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Local expert discusses factors behind June’s stagnant unemployment rate

Various changes in the labor market over the past 21 years
New York State Department of Labor
Various changes in the labor market over the past 21 years

New York’s unemployment rate dropped marginally in June from 7.8% to 7.7%, according to the Bureau of Labor Statistics. While this change may seem negligible, SUNY Oswego economics professor, Liz Schmitt, said there are a lot of moving parts underneath the surface.

“It's kind of hard to pin down exactly what's driving these aggregate unemployment numbers because there's movement in and out of the labor force and there seems to be movement between employed and unemployed as well,” she said.

Schmitt added that unemployment numbers are not simply determined by who is collecting unemployment benefits.

“So unemployment numbers change because some people leave the labor force who were employed or unemployed, some people enter who weren't there before, or some people who were unemployed found jobs and some people who were employed lost jobs,” she said.

However, while New York reportedly added 9,800 jobs in June, there continues to be a labor shortage across the state.

“We’ve had some significant impacts on what we call the labor supply curve–labor demand is rebounding, [but] labor supply does not seem to be rebounding at the same rate,” said Schmitt.

While New York has seen a huge rebound in the leisure and hospitality industry over the past year, many food service employers are still struggling to find workers. Schmitt said the low wages and unpredictable schedules in that industry are pushing those looking for work toward other industries.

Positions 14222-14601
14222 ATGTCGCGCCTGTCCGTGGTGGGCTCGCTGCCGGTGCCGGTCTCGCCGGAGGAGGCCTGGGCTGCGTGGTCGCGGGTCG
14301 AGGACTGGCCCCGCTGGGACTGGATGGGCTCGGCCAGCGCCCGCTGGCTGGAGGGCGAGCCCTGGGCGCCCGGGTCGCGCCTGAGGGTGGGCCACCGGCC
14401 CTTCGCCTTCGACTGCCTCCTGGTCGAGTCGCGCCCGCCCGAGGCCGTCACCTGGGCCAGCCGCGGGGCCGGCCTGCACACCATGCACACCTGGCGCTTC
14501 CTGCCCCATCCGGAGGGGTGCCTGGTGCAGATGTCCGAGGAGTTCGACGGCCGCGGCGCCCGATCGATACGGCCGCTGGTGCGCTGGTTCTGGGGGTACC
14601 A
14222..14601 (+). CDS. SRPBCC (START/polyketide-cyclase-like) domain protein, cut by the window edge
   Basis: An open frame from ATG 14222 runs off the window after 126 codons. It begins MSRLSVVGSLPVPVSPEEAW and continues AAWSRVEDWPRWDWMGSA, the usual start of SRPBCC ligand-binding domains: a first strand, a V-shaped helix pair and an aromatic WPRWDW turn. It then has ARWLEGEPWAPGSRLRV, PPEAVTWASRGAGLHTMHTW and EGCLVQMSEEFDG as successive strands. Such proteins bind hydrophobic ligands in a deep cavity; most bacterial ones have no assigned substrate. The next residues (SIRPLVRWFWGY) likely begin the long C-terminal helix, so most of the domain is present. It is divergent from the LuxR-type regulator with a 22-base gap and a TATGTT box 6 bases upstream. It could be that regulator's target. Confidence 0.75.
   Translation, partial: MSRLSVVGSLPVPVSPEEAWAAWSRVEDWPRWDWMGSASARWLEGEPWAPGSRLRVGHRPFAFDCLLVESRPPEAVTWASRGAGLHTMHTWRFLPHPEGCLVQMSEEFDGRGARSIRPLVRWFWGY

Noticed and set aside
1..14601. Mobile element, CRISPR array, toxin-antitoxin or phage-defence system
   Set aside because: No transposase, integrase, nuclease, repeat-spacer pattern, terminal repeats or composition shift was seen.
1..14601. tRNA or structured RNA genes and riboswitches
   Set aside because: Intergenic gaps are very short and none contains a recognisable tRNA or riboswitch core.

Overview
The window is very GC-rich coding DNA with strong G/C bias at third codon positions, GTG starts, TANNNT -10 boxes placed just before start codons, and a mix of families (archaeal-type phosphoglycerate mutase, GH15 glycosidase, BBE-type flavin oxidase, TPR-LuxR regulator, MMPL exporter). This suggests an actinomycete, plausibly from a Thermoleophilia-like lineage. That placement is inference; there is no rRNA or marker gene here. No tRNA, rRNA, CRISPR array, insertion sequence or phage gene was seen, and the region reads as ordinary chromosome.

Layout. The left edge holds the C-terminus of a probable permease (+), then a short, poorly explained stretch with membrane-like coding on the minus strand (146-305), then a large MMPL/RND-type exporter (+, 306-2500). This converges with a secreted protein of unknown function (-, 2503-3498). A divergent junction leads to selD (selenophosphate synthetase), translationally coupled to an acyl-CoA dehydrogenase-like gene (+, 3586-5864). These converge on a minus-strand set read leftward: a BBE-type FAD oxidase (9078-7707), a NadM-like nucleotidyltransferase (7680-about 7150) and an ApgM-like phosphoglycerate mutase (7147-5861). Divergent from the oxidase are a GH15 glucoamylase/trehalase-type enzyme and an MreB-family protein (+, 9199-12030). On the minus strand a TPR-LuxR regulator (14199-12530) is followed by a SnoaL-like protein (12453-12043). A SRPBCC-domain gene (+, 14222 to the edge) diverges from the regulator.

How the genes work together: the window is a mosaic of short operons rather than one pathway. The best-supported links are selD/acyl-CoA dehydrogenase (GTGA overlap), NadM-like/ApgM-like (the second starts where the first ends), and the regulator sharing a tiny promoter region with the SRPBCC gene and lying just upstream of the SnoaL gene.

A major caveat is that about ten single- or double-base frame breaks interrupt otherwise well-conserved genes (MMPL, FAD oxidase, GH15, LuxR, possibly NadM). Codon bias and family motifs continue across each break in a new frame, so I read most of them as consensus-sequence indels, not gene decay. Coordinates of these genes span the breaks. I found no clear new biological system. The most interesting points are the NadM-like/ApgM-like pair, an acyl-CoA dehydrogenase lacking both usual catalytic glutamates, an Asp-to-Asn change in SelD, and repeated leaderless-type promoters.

“You certainly see in food service people have really kind of felt like they had a reckoning of what they want to put up with,” she said.

However, employers seem reluctant to change.

“It just speaks to this kind of conflict that's set up where employers say, 'well, I've always gotten labor for this price and I still think I should, and the fact that I can't means that something's wrong on the outside and I don't have to look at the terms and conditions of employment that I'm offering,’” she said.

Schmitt added that this labor shortage will likely continue until employers either offer higher wages or phase out the need for employees altogether.

“I think the wages potentially could rise a little bit more. And then I think in the long term too, I think a lot of some of these food, particularly fast, and semi-fast food industries are really going to become a lot more dependent on technology.”

Schmitt’s main assessment of the latest employment numbers is simply that they can only tell us so much about what’s truly going on on the ground level.

“This job market data doesn't tell us how people feel,” she said.

Madison Ruffo received a Master’s Degree from the Craig Newmark Graduate School of Journalism, where she specialized in audio and health/science reporting. Madison has extensively covered the environment, local politics, public health, and business. When she’s not reporting, you can find Madison reading, hiking, and spending time with her family and friends.